The Society is encouraged by the data presented in the Report demonstrating the Courts have experienced some efficiency gains over the period 2010-2013. The Society notes the concerns it raised previously with the Department twelve months after the reforms were introduced. In this earlier response the Society raised the need to exercise caution when making conclusions on limited evidence. Although the Society recognises the current Report presents additional data, it nevertheless is the view of the Society that it is still preliminary at this stage and is not sufficient for the purposes of making an informed conclusion regarding the real impacts of the reforms of 2010.

The Society notes some of the movements in the data, specifically increases in the number of matters before the courts, were largely of a particular nature that is, outstanding old warrants which the courts and police prosecution had sought to clear up during the reporting period. It is evident the clearing up of old warrants has in part skewed the data presented in the Report, resulting in some of the data being unreliable for the purposes of accurately extrapolating the real impacts of the reforms of 2010 over the longer term.

The Society is also aware of improvements in Court practices during the same period over which the data was collected and which it believes contributed to efficiencies that are reflected in the data. For example improvements in the Court?s case management practices have valued-added to reducing the length of time taken to finalise matters. For these reasons the Society questions the extent to which the efficiency gains recorded are explained simply by the reforms of 2010 and the Society advises some caution in reading too much into the data at this stage.

No Evidence Regarding Impact of the Abolition of Committals

As discussed above the committal process can provide individuals with important protections of their basic rights to be treated fairly by the criminal justice system. The Society is therefore concerned by the proposition that committals may be dispensed with, and without it first being demonstrated that such a move will not have detrimental impacts:

  • on the operation of the Court;
  • on the rights of defendants;
  • on witnesses; and
  • the trial process, as a result of losing the opportunity to test the prosecution?s case against them.

The Society is concerned the above outcomes are a very real possibility if such a move was taken. The Society suggests that even if the reforms of 2010 can be demonstrated to have directly contributed to significant Court efficiencies, it is a bridge too far to propose that it is necessary for dispensing with committals in their entirety.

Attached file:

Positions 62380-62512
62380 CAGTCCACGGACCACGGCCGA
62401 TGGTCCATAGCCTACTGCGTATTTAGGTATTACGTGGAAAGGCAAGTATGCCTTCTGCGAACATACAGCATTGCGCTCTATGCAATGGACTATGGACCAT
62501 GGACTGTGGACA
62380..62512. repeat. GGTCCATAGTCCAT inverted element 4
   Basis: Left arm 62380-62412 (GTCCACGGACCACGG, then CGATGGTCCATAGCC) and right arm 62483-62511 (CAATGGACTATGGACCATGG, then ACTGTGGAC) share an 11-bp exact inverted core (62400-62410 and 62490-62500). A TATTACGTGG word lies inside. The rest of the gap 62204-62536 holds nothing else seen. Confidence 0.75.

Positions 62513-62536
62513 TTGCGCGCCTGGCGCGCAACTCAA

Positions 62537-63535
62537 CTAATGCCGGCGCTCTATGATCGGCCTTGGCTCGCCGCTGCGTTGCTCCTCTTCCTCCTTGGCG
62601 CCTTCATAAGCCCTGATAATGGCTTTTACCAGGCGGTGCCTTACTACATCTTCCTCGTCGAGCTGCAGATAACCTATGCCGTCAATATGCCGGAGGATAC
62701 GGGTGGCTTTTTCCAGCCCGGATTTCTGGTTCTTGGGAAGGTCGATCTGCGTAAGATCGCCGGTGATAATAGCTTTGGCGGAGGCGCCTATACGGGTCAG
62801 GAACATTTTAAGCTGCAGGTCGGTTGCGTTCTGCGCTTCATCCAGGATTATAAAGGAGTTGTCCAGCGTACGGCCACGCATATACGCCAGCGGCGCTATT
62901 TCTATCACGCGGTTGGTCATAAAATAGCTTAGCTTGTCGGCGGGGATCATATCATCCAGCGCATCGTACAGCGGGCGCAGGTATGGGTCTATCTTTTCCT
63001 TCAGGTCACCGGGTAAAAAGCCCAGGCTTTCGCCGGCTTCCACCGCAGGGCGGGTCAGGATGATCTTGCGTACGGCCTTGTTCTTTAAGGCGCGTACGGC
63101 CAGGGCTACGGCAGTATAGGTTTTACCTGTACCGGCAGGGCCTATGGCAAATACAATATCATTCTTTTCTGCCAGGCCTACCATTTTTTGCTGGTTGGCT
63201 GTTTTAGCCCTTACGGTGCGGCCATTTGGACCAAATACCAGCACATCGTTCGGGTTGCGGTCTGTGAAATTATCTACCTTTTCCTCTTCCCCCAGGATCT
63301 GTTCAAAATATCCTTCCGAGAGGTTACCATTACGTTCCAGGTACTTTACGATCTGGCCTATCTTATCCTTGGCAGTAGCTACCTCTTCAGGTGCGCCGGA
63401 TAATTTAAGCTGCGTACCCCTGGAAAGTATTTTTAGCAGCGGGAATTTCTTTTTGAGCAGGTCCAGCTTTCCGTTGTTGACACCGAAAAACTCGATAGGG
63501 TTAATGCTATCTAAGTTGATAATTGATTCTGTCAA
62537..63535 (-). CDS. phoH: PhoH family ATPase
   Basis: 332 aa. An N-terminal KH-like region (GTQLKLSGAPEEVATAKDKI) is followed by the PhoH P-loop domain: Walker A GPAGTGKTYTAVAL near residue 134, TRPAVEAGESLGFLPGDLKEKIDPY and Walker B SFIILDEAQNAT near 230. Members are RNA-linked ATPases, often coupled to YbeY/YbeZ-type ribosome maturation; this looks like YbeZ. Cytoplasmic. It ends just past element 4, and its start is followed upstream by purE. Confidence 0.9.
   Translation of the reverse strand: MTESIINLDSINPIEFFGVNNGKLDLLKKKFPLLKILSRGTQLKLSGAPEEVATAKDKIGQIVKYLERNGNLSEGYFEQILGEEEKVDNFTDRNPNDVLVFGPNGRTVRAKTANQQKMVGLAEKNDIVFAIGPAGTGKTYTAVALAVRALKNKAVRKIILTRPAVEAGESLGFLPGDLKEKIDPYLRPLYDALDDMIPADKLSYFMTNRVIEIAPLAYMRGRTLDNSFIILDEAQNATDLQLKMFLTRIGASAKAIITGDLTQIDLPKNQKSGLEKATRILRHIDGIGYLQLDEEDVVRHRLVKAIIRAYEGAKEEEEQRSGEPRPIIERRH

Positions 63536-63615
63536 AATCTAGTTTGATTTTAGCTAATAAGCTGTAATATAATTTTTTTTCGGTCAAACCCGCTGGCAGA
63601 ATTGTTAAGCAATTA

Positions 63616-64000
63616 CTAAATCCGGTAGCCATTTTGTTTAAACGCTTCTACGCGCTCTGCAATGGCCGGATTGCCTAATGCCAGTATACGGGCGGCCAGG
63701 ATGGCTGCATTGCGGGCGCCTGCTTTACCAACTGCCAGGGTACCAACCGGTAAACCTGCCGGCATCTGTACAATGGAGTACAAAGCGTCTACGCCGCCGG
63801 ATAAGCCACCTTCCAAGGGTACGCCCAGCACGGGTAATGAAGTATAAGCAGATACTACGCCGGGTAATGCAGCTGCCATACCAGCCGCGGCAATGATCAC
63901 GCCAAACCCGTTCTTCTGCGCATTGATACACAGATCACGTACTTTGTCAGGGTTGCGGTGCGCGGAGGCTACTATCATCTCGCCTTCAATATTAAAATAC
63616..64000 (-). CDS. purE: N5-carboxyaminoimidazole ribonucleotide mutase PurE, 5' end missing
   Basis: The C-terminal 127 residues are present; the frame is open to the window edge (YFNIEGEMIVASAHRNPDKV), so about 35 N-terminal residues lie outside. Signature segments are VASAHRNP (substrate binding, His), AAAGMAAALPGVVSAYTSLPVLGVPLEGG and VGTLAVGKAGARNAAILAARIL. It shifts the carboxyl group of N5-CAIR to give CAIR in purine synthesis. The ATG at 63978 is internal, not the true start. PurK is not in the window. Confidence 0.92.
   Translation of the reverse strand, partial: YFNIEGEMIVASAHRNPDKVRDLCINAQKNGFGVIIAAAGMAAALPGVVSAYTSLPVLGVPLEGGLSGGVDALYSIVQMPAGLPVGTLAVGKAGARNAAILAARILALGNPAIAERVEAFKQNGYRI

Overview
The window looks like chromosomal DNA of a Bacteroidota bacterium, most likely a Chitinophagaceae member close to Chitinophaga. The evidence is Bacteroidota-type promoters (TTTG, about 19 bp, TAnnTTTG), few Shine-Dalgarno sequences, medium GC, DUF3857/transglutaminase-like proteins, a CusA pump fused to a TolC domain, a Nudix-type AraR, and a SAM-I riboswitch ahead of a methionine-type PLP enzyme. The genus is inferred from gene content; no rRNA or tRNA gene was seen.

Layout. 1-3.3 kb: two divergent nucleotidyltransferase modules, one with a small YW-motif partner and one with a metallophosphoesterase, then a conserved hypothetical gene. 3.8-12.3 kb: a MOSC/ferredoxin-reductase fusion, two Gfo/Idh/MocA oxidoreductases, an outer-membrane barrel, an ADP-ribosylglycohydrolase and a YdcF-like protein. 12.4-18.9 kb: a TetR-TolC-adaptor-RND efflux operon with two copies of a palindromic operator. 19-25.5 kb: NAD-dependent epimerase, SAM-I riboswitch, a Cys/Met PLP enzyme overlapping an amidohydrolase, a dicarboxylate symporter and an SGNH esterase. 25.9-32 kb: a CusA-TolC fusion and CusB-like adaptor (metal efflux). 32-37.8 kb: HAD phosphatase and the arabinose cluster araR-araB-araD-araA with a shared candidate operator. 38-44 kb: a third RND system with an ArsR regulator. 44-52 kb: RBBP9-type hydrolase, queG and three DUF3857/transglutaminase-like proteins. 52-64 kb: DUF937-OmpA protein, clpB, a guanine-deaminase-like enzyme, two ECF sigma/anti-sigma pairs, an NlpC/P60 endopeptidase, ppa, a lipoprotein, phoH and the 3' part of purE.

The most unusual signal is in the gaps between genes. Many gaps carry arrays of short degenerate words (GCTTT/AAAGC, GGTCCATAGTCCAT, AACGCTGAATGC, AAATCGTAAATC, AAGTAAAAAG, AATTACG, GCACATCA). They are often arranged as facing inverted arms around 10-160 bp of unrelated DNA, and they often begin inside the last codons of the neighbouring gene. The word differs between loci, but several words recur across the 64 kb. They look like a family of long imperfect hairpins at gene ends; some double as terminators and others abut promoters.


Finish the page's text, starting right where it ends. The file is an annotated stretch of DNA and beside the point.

A genuine consideration around the removal of committals from this jurisdiction, to achieve the objective of improving the operation of the Courts warrants a specific investigation into the likely impacts on the Court system as a whole. The data presented in the Report is of a system where committals are in use and in order to understand whether there is value in dispensing with committals, it is necessary that projections are made as to how the existing data will change to accommodate the removal of this aspect of the process. No such analysis is presented in this Report, and as such no evidence is presented that addresses directly to the question of the abolition of committals.

It may be useful if additional data was collected for the exercise, including:

  • overall Court costs, as Magistrates costs presumably differ from the costs of operating the Supreme Court;
  • the length of time defendants are remanded in custody; and
  • the length of time defendants are subject to bail conditions.

Independent Analysis

The Society reiterates its view that the committal process represents an important aspect of the criminal justice system and evidence is required to ensure unintended and negative consequences on the Courts, witnesses and defendants do not result upon its removal. The Society considers it prudent for the Department to consult an independent provided to conduct such an analysis and who is also in a position to generate projections as to the likely effects of dispensing with committals.

The Society is keen to contribute to the improvement of this jurisdiction and would be happy to contribute further to this process.


[1] The Society uses the term ?committal? throughout this letter in the place of the new description of ?preliminary examination?.